The education select committee has warned that British universities could suffer a “damaging brain drain” after Brexit.
A report by the committee has said that university staff from European Union (EU) member states should be guaranteed a right to stay and work in the UK once the country officially withdraws from the union.
The committee also said that the UK government should remove overseas students from net migration targets to make it clear that the country welcomes talent from the EU and the rest of the world.
The report comes after last week when the UK prime minister Theresa May has said she wants to reduce net migration figures to the UK to less than 100,000. According to the Universities and Colleges Admissions service (Ucas), there are a total of 127,440 non-UK EU students studying in the UK, made up students studying undergraduate, postgraduate and higher degrees.
Neil Carmicheal, chair of the education committee, said:
“Higher education in the UK is a world leader but Brexit risks damaging our international competitiveness and the long-term success of our universities. It’s welcome that EU students have been given some guarantees on their funding and loan access but the Government must act urgently to address the uncertainty over EU staff and avert the risk of a damaging ‘brain drain’ of talent from our shores.”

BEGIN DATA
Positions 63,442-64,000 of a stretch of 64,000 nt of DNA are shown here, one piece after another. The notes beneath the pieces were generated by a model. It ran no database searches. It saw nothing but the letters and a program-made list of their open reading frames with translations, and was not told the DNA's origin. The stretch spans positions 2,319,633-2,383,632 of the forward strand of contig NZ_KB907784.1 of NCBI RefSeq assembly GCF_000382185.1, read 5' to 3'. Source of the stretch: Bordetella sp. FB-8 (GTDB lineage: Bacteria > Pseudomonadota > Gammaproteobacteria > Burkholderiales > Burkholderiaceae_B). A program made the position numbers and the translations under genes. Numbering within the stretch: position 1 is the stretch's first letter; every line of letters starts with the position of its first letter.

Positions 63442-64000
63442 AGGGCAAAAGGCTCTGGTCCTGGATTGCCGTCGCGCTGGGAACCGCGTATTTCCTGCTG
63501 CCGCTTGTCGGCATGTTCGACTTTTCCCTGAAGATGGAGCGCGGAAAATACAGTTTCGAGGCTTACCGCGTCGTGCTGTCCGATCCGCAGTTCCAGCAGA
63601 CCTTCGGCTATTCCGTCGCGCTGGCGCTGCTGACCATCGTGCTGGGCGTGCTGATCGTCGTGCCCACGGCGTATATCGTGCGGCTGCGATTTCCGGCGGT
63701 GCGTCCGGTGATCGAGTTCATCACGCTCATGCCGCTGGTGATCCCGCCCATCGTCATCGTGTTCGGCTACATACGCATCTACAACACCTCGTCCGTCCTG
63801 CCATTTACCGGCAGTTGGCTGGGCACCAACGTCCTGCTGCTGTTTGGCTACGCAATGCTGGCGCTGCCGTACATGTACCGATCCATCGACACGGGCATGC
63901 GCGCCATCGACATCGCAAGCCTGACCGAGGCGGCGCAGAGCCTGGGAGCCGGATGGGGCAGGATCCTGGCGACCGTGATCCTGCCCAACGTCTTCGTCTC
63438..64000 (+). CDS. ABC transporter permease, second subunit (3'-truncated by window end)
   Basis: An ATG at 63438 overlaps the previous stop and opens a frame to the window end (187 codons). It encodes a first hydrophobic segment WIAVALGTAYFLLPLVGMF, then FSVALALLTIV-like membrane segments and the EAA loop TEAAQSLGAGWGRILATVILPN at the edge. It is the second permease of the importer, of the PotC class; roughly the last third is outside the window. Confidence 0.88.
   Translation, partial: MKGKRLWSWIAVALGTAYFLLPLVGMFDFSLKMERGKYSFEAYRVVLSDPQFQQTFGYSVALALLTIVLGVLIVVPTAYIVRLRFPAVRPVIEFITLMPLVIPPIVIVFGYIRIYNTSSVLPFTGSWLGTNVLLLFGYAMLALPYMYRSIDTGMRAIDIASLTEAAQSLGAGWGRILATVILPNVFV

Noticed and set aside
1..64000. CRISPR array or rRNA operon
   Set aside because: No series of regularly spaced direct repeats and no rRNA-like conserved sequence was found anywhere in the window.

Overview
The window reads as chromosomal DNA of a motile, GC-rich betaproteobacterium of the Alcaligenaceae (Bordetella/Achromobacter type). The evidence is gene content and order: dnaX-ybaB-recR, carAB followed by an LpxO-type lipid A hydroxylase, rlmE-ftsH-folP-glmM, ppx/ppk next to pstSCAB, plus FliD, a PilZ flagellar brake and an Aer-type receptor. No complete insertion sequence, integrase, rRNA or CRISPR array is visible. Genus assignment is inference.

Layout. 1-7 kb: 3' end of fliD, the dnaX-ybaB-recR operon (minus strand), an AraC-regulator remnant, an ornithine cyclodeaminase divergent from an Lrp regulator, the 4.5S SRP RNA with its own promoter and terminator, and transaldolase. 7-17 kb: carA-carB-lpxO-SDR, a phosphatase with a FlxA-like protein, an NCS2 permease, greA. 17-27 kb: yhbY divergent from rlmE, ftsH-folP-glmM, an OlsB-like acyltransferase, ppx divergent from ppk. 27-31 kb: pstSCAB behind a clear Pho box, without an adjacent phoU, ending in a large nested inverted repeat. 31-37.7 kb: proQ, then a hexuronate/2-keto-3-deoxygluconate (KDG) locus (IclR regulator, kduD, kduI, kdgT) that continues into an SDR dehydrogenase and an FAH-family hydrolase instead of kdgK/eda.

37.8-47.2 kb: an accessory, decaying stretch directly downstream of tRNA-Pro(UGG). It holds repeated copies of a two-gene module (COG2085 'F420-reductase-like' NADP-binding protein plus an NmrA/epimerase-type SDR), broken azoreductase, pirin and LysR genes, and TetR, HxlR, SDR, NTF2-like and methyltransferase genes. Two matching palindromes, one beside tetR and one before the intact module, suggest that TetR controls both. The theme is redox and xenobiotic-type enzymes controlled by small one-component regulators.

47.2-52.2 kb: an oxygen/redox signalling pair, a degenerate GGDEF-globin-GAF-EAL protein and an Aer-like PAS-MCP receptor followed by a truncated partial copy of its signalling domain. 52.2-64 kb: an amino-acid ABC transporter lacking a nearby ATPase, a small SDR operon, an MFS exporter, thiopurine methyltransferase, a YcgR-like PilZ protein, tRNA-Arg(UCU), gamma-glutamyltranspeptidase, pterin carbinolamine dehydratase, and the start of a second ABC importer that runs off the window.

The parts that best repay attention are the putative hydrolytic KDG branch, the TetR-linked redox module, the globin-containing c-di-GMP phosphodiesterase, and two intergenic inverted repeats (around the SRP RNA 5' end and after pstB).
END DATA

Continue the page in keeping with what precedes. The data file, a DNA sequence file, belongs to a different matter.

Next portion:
The UK’s higher education sector is estimated to be worth £73bn a year and supports 750,000 jobs. Around one in six academic staff in the UK is from EU member states. In order not to lose this valuable addition to the economy, MPs suggested that there should be a “system closely resembling freedom of movement”, which would prevent the risk of losing a share of the overseas student market.
“As we leave the European Union we now have the opportunity to reform our immigration system to ensure we reap the full rewards of the ability of our universities to attract the brightest and best students and staff from across the world.”
However, higher education in the UK isn’t all doom and gloom after the Brexit vote. According to a report by the Higher Education Policy Insitute (HPEI), top British universities could each receive around £10m in additional revenue once the UK leaves the union. This is based on research that the government could increase tuition fees for EU students by charging them the international rate.
EU students currently pay the same as UK students, around £7,000-£9,000 a year, compared to international students whose fees start at £10,000 a year.
As well, the HEPI report also claimed that a drop in sterling could lead to around 20,000 additional students, raising a further £227m from tuition fees.